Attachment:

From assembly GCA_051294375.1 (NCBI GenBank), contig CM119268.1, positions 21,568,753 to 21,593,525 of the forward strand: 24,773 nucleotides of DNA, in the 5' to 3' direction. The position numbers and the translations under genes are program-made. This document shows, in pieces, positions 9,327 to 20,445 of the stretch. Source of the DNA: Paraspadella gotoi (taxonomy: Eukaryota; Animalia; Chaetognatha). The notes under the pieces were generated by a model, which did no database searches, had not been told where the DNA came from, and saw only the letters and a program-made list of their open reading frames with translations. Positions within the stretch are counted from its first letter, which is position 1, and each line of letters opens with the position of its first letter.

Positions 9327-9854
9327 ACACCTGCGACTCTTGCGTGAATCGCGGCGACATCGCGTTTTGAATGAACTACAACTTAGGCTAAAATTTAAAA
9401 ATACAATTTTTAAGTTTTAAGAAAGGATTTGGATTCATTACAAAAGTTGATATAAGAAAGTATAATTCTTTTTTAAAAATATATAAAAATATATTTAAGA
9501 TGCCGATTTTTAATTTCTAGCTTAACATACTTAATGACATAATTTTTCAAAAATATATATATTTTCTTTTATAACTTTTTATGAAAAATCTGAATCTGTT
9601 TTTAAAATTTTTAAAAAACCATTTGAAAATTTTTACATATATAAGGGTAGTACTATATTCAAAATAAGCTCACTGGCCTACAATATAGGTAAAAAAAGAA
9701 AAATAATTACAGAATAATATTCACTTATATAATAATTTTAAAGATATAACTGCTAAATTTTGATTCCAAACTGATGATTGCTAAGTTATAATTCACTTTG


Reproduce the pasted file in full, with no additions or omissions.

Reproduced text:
From assembly GCA_051294375.1 (NCBI GenBank), contig CM119268.1, positions 21,568,753 to 21,593,525 of the forward strand: 24,773 nucleotides of DNA, in the 5' to 3' direction. The position numbers and the translations under genes are program-made. This document shows, in pieces, positions 9,327 to 20,445 of the stretch. Source of the DNA: Paraspadella gotoi (taxonomy: Eukaryota; Animalia; Chaetognatha). The notes under the pieces were generated by a model, which did no database searches, had not been told where the DNA came from, and saw only the letters and a program-made list of their open reading frames with translations. Positions within the stretch are counted from its first letter, which is position 1, and each line of letters opens with the position of its first letter.

Positions 9327-9854
9327 ACACCTGCGACTCTTGCGTGAATCGCGGCGACATCGCGTTTTGAATGAACTACAACTTAGGCTAAAATTTAAAA
9401 ATACAATTTTTAAGTTTTAAGAAAGGATTTGGATTCATTACAAAAGTTGATATAAGAAAGTATAATTCTTTTTTAAAAATATATAAAAATATATTTAAGA
9501 TGCCGATTTTTAATTTCTAGCTTAACATACTTAATGACATAATTTTTCAAAAATATATATATTTTCTTTTATAACTTTTTATGAAAAATCTGAATCTGTT
9601 TTTAAAATTTTTAAAAAACCATTTGAAAATTTTTACATATATAAGGGTAGTACTATATTCAAAATAAGCTCACTGGCCTACAATATAGGTAAAAAAAGAA
9701 AAATAATTACAGAATAATATTCACTTATATAATAATTTTAAAGATATAACTGCTAAATTTTGATTCCAAACTGATGATTGCTAAGTTATAATTCACTTTG